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  • Writer's pictureTharun sai E

Understanding the Stigma Surrounding Seeking Help from a Psychiatrist or Therapist

As a society, we often view seeking help from a psychiatrist or therapist as a sign of weakness. Many people are reluctant to admit that they are struggling with mental health issues, and even when they do, they may not be willing to seek professional help. This stigma surrounding mental health care can be a significant barrier to people getting the help they need, and it is important to understand where it comes from and how to overcome it. 

The stigma of mental health care

One of the primary reasons for the stigma surrounding mental health care is the misunderstanding of mental illness. Many people still view mental illness as a personal failure or weakness, rather than a legitimate medical condition. They may believe that people with mental health issues should just "snap out of it" or "get over it.”

Another reason for the stigma is the fear of being judged or discriminated against. People may worry that seeking help for mental health issues will make them appear unstable or unreliable to their coworkers or friends. They may also fear losing their jobs or being denied opportunities if they disclose their mental health struggles.

Finally, there is a lack of education and awareness surrounding mental health issues. Many people may not know what to look for when it comes to symptoms of mental illness, or they may not know how to access mental health care services in their area. This lack of knowledge can lead to a sense of helplessness and isolation, further perpetuating the stigma surrounding mental health care. 

Overcoming the stigma

The first step in overcoming the stigma surrounding mental health care is to educate yourself and others about mental illness. Learn about the symptoms, causes, and treatments of various mental health conditions, and share this information with others. This can help to break down misconceptions and increase understanding and acceptance of mental health care.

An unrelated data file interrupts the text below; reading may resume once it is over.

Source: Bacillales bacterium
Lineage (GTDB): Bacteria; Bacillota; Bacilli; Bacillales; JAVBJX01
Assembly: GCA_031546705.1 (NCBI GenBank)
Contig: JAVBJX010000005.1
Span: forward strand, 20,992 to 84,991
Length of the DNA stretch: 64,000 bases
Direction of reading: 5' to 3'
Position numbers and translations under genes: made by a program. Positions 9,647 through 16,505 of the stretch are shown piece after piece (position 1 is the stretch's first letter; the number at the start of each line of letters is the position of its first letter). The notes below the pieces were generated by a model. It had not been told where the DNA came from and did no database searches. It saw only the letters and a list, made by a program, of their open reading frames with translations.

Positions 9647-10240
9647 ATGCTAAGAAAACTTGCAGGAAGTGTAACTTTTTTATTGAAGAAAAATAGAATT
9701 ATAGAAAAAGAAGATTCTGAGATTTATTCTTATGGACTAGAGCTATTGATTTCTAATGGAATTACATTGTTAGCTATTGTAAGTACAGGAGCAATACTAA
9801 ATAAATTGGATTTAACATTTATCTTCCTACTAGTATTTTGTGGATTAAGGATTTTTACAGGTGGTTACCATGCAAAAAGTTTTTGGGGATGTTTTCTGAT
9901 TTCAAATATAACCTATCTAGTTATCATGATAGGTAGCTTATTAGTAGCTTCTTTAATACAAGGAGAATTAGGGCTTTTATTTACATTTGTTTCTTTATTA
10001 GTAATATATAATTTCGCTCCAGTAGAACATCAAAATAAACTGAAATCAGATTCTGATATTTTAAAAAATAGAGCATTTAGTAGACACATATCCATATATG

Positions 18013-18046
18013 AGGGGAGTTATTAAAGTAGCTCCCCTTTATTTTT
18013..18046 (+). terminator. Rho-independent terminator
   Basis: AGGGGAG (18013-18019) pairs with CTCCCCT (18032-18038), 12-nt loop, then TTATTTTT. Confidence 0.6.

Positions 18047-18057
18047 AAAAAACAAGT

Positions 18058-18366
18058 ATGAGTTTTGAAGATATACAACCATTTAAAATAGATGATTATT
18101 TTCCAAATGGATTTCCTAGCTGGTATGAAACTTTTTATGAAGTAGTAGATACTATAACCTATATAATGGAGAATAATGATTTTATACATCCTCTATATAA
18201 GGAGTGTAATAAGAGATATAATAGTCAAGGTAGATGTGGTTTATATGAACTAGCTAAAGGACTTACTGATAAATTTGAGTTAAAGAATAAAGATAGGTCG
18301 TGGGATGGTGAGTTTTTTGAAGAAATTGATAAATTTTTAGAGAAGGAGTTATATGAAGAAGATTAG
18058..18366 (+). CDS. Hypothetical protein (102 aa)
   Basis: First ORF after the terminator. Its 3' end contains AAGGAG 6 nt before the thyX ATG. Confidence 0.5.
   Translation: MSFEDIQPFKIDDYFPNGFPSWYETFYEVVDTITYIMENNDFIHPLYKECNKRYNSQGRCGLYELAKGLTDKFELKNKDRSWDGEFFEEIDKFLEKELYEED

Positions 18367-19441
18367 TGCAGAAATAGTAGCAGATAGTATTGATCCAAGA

According to a study published in the Journal of Social and Clinical Psychology, nearly 40% of people with mental illness reported experiencing stigma from their family or friends. The same study found that stigma can lead to increased levels of stress, depression, and anxiety among those with mental health issues. An important step is to seek help if you need it. If you are struggling with mental health issues, don't be afraid to reach out to a professional for help. Talk to your doctor or a mental health care provider in your area, and don't be afraid to ask for referrals or recommendations. Remember that seeking help is a sign of strength, not weakness and that getting the help you need can improve your quality of life and overall well-being.

It is also important to create a safe and supportive environment for those struggling with mental health issues. A study published in the Journal of Health and Social Behavior found that people who experienced stigma around their mental health issues were less likely to seek treatment and more likely to have poorer mental health outcomes. Be a good listener, and avoid judging or stigmatising others based on their mental health struggles. Encourage open and honest conversations about mental health, and advocate for policies and programs that support mental health care and reduce stigma. 


The stigma surrounding mental health care is a significant barrier to people getting the help they need. It is important to understand the reasons for this stigma and to take steps to overcome it. By educating ourselves and others about mental illness, seeking help when we need it, and creating a safe and supportive environment for those who are struggling with mental health issues, we can help to reduce the stigma surrounding mental health care and improve outcomes for those who need it most.


American Psychiatric Association. (2021). Stigma and Discrimination. Retrieved April 10, 2023, from

Mayo Clinic. (2021). Mental health: What's normal, what's not. Retrieved April 10, 2023, from

Vogel, D. L., Wade, N. G., & Hackler, A. H. (2007). Perceived public stigma and the willingness to seek counseling: The mediating roles of self-stigma and attitudes toward counseling. Journal of Counseling Psychology, 54(1), 40–50.

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